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Neil Mullin’s Case Against the NY Giants, Law360

NY Giants Settle Suit Claiming GC Made ‘Strangle’ Threat

By Bill Wichert

(June 7, 2022, 8:16 PM EDT) – The New York Giants settled a whistleblower lawsuit from a former video director who claimed that he was fired for making workplace violence complaints and that the team’s general counsel threatened to “strangle” him if he shared confidential information, according to a filing on Tuesday in New Jersey state court.

In a stipulation of dismissal with prejudice, plaintiff David Maltese and the defendants, the Giants and the general counsel, William J. Heller, agreed that “all claims and counterclaims, that were or could have been asserted in this matter, be dismissed with prejudice, without an award of costs, expenses or attorney’s fees to any party.”

Pat Hanlon, the Giants’ senior vice president of communications, told Law360 on Tuesday, “The only thing I would offer is that the case was settled amicably.” Hanlon said he could not provide details about the settlement terms.

Counsel for Maltese declined to comment Tuesday.

The resolution comes about four months after Bergen County Superior Court told the partiesto try to hash out a deal in mediation. They later agreed that the mediator would be retired Bergen County Assignment Judge Peter E. Doyne, now a member of Ferro Labella & Weiss LLC, according to a Feb. 17 letter to a court staffer from one of Maltese’s attorneys.

The May 2021 lawsuit largely centered on Maltese’s allegation that he reported to the Giants and Heller that his immediate supervisor, Tyseer Siam, physically attacked and assaulted one of Maltese’s subordinates during a September 2020 altercation. Following an internal investigation, Siam was moved to a different position with the team, according to the lawsuit.

Maltese said he also pointed out to the team and Heller that “Siam’s violence was just a recent example of a pervasive and continuing pattern and culture of violence in the workplace by Giants’ management toward subordinates,” the suit said. Maltese alleged that he was attacked by separate team officials in previous incidents.

In retaliation for such complaints, Maltese purported that Heller threatened him, and he was terminated in March 2021 after roughly 30 years with the team, in violation of New Jersey’s Conscientious Employee Protection Act or CEPA.

In seeking to dismiss the case, the Giants and Heller took aim at Maltese’s assertion that Heller told him that if he shared information regarding the internal probe into his allegations, “I will personally go into your office and strangle you until you can no longer breathe, OK? OK?”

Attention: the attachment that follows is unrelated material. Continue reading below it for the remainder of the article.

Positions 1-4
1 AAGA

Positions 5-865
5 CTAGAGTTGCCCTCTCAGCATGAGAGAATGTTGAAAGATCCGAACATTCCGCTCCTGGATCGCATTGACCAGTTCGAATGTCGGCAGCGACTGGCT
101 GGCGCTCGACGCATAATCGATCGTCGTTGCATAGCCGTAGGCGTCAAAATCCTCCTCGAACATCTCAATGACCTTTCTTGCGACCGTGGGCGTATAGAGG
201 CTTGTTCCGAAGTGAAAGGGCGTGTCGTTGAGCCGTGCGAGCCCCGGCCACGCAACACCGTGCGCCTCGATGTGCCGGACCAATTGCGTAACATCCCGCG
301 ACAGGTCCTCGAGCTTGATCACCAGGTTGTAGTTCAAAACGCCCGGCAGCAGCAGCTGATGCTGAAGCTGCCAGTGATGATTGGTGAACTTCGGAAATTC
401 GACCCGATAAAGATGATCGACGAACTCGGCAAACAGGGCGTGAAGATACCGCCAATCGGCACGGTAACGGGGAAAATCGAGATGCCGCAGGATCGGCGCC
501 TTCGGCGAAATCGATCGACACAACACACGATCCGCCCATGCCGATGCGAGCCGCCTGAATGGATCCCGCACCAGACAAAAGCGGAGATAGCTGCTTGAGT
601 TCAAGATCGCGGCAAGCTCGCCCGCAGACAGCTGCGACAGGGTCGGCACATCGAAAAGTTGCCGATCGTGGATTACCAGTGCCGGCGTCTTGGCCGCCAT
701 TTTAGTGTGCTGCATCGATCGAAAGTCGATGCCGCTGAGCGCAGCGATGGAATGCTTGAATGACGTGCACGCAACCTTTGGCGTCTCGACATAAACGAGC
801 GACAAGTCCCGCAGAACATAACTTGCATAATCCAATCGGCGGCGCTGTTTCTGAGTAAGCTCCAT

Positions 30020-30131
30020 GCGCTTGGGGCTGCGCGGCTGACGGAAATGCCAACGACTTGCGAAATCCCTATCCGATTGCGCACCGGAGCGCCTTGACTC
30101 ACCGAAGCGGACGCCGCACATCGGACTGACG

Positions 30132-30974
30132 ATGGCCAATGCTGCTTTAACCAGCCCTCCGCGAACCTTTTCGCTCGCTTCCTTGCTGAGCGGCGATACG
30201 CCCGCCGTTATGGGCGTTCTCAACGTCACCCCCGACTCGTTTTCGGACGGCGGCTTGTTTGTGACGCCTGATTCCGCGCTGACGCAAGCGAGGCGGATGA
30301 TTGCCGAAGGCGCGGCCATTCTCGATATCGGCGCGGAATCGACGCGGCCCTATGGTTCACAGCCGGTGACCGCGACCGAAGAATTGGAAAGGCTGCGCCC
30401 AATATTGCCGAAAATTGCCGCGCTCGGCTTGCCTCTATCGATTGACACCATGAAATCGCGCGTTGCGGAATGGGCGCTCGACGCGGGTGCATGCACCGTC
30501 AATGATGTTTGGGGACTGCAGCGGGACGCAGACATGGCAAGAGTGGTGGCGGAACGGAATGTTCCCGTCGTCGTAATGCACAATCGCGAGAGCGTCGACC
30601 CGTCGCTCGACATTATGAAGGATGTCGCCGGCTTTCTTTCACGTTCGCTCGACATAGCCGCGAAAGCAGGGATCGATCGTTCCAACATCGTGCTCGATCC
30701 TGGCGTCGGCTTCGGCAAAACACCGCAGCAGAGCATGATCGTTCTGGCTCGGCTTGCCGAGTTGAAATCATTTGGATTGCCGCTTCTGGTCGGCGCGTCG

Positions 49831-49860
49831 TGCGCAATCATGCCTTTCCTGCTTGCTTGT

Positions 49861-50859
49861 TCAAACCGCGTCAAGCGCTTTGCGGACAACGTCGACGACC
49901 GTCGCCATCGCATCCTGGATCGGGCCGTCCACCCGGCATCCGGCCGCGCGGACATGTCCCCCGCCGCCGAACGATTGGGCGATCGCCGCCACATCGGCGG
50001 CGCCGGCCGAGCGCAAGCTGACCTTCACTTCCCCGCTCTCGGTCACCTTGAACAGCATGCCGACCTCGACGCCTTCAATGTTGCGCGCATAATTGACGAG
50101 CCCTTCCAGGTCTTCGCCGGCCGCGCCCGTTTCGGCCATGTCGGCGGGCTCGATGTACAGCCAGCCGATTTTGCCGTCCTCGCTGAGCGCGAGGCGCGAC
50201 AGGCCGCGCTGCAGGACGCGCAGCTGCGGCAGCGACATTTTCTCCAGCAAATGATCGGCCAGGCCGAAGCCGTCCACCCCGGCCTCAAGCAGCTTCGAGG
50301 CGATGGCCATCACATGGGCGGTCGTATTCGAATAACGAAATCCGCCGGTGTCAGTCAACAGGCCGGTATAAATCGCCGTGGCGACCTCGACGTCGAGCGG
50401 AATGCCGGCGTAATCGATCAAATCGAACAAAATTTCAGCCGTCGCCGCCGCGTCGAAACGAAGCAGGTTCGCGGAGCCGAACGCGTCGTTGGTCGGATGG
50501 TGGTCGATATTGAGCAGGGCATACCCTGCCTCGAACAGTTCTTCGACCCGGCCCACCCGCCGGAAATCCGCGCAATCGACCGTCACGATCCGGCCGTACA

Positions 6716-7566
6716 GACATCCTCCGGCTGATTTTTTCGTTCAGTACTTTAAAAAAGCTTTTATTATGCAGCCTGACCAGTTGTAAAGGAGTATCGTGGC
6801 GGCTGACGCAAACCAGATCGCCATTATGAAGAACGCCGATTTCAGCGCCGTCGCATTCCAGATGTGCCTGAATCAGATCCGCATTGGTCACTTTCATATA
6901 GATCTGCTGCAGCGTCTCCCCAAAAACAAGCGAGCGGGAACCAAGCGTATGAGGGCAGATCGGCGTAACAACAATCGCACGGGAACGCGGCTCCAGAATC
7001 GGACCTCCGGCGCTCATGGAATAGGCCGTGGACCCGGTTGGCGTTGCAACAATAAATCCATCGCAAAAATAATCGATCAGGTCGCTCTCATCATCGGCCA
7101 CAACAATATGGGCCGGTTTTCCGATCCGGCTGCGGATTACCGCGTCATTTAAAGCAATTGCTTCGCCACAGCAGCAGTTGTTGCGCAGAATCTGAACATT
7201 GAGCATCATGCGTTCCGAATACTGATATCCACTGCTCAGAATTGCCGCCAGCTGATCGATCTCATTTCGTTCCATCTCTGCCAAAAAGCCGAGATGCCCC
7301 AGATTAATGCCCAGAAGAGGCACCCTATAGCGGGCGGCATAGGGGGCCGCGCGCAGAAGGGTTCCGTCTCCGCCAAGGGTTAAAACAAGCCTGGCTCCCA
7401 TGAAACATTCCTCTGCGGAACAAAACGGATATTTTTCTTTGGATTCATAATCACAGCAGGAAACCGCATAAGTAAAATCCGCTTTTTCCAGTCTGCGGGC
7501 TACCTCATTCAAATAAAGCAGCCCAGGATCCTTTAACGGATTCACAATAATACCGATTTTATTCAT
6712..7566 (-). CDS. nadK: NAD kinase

The Giants and Heller argued in a motion brief that an audio recording of that exchange — which Maltese secretly recorded and later gave to the team — showed that he “intentionally and maliciously has misled the court and the public about the tone and content” of his communications with Heller, the confidentiality direction he received and the team’s response to his concerns.

Transcripts provided by the team and Heller indicated that Maltese laughed following the “strangle” remark.

Maltese countered that nothing in the lawsuit was deceptive, likening his purported laugh to the alleged reactions of workplace sexual harassment victims.

“One of the most powerful executives in the Giants’ organization made retaliatory threats to the powerless plaintiff. Like a woman facing harassment by a powerful executive in the workplace, plaintiff tried to de-escalate and survive,” Maltese said in a sur-reply brief. “Defendants’ unsupported smears to the contrary are frivolous and indecent and should not be tolerated.”

In denying the football team’s dismissal bid, Superior Court Judge Estela M. De La Cruz on Oct. 18 brushed aside the defense’s argument that the lawsuit misrepresented Heller’s remarks.

The judge said she “must take all the facts presented in the complaint as true and give the pleading a liberal reading.” Based on that review, she concluded that Maltese had set forth the “appropriate parameters for a CEPA claim.”

Maltese is represented by Neil Mullin and Virginia A. Pallotto of Smith Mullin PC.

The Giants and Heller are represented by Pamela J. Moore of McCarter & English LLP.

The case is Maltese v. New York Football Giants Inc. et al., case number L-3317-21, in the Superior Court of New Jersey, County of Bergen.